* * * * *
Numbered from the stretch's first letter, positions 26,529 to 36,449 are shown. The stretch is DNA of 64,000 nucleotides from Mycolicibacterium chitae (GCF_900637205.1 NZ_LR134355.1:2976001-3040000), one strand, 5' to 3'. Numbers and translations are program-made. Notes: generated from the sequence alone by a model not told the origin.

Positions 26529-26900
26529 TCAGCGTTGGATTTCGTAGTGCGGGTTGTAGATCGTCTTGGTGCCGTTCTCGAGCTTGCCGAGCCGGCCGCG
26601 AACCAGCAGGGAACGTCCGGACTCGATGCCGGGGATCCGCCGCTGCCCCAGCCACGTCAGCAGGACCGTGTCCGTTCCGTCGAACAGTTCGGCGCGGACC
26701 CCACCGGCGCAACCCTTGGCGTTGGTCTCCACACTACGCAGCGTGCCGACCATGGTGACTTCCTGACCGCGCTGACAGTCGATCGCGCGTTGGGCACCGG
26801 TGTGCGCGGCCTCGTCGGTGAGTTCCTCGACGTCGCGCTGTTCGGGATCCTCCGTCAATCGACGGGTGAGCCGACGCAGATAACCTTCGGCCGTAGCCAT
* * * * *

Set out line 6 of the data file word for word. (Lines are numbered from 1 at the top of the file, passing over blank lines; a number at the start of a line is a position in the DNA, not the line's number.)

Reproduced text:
26801 TGTGCGCGGCCTCGTCGGTGAGTTCCTCGACGTCGCGCTGTTCGGGATCCTCCGTCAATCGACGGGTGAGCCGACGCAGATAACCTTCGGCCGTAGCCAT